Millennial Caregivers
Engage Magazine Fall 2020 General Interest Hospice & Home Care

Millennials: The Emerging Generation of Caregivers

by Dr. Kathleen Weissberg, MS, OTD, OTR/L, CMDCP, CDP

Kathleen Weissberg For years, the role of caregiver in long-term care was primarily filled by middle-aged or elderly individuals caring for aging parents or spouses. Caregiver demographics are changing and today, many Millennials are taking on complex caregiving roles. Millennial caregivers represent a unique caregiver profile, very different from middle-aged or elderly care providers, and therefore require a unique set of skills to not only provide caregiving, but to care for themselves and their health. 

When speaking of caregivers, Millennials are not always part of the conversation. Yet, a report which draws data from the 2015 Caregiving in the U.S. study by AARP and the National Alliance for Caregiving shows close to 24 percent of caregivers are Millennials, and they provide an average of 20 hours per week in caregiving tasks. Looking more closely, 35 percent are between the ages of 18 and 24; 31 percent between the ages of 25 and 29; and 34 percent between the ages of 30 and 34. Millennials are the most diverse generation of family caregivers — 27 percent Hispanic, 18 percent black and 8 percent Asian American/Pacific Islander. Less than half (44 percent) are white — yet two-thirds of older caregivers are white.

Unlike previous generations of caregivers, where women held the lion’s share of responsibilities, Millennials are splitting responsibilities evenly by gender. Close to half of Millennial caregivers are men and 12 percent self-identify as LGBTQ — both higher proportions than in other caregiving generations. Moreover, they are redefining what “caregiving” means; in addition to parents, they provide care to grandparents, in-laws, other family members, neighbors and friends.

They are more likely to be employed than previous generations of caregivers, yet a third make less than $30,000 annually. Burdened with more debt than “Boomer” counterparts, they spend an average of 27 percent (approximately $6,800) of their annual income on caregiving expenses. 

Each of these demographic trends demonstrates Millennials are revolutionizing the concept of a family caregiver and their experience. 

The Millennial experience is not without its challenges. Most are tasked with balancing dual pressures of employment and caregiving. About 73 percent have gainful employment and disclose they are not receiving the support they need at work. More than half (54 percent) say their caregiving role affected their work in a significant way, and most also said neither their supervisors nor their coworkers know that they have caregiving responsibilities. Many feel that the help they provide to families does not “count” as caregiving because the devoted time only amounts to a few hours per week. Those living further away say that returning only on weekends also does not “count.” When Millennials disqualify themselves from the title of caregiver, the way others view their role is at risk for demotion.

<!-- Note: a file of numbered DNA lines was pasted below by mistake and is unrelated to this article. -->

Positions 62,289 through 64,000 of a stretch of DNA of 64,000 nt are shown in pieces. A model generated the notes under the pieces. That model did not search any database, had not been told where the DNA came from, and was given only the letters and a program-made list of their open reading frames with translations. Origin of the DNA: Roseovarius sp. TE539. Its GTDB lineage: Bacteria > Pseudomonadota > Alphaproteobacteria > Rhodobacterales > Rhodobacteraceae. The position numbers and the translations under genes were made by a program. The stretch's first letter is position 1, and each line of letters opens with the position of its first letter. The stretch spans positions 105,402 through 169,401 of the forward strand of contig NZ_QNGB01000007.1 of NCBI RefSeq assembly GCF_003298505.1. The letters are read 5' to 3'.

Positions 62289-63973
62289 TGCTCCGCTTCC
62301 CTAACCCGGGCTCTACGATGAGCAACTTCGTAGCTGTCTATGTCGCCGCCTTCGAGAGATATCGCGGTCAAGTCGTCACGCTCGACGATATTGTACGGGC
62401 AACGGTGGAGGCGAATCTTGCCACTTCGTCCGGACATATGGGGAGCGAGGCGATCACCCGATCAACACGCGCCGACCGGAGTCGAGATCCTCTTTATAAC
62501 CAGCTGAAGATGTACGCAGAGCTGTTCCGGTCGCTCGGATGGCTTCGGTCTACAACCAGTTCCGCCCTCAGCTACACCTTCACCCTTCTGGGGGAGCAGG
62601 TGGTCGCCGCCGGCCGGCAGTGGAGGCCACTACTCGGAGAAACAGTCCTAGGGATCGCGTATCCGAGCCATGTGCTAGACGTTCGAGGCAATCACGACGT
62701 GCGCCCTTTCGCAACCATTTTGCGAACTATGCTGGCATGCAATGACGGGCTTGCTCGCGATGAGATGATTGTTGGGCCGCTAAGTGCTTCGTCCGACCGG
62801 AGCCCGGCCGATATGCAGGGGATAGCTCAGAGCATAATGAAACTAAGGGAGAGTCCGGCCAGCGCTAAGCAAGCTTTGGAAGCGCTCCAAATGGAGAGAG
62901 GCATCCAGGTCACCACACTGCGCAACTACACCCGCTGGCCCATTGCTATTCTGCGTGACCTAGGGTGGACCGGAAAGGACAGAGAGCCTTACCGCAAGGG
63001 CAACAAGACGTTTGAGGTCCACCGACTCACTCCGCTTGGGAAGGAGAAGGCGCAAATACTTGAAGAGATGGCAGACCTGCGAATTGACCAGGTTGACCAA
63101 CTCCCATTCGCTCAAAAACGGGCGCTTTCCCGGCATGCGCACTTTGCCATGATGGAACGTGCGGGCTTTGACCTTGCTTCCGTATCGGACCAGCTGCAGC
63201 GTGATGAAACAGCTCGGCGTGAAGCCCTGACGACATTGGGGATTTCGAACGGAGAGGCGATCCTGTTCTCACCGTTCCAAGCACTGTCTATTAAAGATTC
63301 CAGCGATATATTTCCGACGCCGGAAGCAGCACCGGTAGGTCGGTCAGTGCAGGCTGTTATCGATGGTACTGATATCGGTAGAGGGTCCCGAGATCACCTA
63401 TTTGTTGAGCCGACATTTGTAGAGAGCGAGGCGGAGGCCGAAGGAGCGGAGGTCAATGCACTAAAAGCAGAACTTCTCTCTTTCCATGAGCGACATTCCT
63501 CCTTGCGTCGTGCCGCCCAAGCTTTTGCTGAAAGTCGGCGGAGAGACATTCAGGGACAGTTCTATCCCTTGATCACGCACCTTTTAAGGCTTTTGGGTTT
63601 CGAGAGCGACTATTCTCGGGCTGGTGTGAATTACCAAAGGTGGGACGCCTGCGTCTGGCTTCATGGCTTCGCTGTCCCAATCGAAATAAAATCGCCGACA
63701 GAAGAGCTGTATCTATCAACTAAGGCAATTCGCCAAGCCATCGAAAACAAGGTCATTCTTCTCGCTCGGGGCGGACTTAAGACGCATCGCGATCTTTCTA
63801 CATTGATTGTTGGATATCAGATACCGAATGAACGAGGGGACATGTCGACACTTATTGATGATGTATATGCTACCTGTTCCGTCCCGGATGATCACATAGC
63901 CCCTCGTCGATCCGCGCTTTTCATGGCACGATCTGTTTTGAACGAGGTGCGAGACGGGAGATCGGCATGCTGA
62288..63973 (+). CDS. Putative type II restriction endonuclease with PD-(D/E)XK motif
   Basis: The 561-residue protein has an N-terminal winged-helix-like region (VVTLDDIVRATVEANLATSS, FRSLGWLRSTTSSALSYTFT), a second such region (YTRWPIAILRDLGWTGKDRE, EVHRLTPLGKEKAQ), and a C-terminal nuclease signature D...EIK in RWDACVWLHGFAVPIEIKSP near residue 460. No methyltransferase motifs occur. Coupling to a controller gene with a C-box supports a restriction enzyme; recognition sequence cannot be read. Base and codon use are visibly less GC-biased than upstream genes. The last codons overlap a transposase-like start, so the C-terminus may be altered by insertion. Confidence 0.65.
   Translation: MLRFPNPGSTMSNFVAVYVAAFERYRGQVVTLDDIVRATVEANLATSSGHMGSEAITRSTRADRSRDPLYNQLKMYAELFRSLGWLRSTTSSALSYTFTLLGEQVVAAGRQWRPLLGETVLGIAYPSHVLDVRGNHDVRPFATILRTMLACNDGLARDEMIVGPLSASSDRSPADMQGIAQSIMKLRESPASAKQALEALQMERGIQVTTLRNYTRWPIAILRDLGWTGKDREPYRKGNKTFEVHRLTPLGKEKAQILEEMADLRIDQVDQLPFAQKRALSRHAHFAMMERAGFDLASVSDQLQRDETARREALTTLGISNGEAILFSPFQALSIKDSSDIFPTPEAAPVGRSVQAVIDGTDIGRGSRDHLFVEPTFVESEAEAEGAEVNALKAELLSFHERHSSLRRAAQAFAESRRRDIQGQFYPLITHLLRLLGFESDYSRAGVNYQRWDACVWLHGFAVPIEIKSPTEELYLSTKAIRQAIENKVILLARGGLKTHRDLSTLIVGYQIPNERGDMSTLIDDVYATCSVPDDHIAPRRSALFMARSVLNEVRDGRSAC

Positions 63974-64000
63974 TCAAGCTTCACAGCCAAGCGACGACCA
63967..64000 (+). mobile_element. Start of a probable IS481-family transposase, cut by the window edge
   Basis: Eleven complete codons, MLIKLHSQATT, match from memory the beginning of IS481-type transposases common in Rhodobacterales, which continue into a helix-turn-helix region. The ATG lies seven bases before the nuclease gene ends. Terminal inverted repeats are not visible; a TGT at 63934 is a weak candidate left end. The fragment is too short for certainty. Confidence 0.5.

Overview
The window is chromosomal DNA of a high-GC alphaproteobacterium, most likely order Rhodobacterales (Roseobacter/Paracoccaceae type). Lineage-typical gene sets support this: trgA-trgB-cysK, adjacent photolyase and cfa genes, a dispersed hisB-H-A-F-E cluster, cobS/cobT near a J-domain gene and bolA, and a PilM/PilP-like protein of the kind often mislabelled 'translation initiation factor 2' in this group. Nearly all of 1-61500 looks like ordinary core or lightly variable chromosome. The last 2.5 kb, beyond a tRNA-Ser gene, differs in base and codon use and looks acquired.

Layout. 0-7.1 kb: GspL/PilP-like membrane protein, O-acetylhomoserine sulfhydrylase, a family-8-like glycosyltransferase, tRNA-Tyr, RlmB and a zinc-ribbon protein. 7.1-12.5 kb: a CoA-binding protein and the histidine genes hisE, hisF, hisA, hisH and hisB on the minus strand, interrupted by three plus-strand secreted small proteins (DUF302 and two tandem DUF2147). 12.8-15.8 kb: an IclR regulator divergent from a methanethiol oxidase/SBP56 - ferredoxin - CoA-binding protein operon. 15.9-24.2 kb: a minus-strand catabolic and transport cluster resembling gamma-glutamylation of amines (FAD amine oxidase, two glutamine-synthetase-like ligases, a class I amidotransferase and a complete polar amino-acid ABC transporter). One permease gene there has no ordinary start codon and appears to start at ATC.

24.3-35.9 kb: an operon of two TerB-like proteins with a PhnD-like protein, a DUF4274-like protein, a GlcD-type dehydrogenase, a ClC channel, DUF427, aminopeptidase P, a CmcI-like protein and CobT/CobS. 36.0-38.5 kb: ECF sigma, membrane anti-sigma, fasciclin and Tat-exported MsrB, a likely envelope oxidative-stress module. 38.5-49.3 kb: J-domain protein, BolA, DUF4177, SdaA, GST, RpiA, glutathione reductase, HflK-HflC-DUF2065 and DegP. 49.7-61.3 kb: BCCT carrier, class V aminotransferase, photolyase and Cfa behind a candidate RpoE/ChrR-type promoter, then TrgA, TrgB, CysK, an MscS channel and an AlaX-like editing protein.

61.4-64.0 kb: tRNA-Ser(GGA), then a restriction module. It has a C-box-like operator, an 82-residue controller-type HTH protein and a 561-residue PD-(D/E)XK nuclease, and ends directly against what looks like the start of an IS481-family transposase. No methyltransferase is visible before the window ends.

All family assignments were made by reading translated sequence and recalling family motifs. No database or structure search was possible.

Millennial caregivers also express personal concerns, specifically, money and budgeting, obtaining adequate social support, and anxieties related to navigating a complex healthcare system. It is in these areas that healthcare providers can help. Providers can: 

  • Offer, through employee wellness programs, strategies to promote better work/life balance and techniques for stress management (i.e., exercise, meditation, yoga) and sleep hygiene
  • Assist in locating and connecting to support groups both in-person and online in the community and determine criteria to find the right fit
  • Provide caregiver skills training in areas like proper lifting techniques, back safety, and transfers
  • Educate regarding medications, side effects, dosage and administration as medication management is a critical role of the caregiver
  • Prepare and educate the caregiver to have important conversations with physicians
  • Mentor caregivers how to conduct the “tough” conversations surrounding issues like driving cessation or home modification and be taken seriously
  • Inform the caregiver regarding diagnoses, prognosis, and end of life care
  • Assist with emergency preparedness and home safety, when to seek out respite care or more involved care, and questions to ask when looking at extended care facilities

The face of caregiving is changing and the techniques this emerging set of caregivers use to learn are different. As healthcare providers, we can help Millennial caregivers be successful and make a difference in the lives of those for whom they care. 


Accius, J. & Yeh, J. (2017). America must invest in its next generations. Generations, 40(4), 101-107.

Finn, B. (2018). Millennials: The emerging generation of family caregivers. AARP Public Policy Institute Spotlight, 2018(5). 

Feinberg, L. (2016). The dual pressures of family caregiving and employment. AARP Public Policy Institute Spotlight, 2016(5). 

Mendelson, M. (2013). The Millennial generation: Receiving a fair exchange? Journal of Intergenerational Relationships, 11(3), 324-328. DOI: 10.1080/15350770.2013.810056.

National Alliance for Caregiving (NAC) and AARP Public Policy Institute. (2015). Caregiving in the U.S. 2015 (Bethesda, MD: NAC /Washington, DC: AARP, June 2015),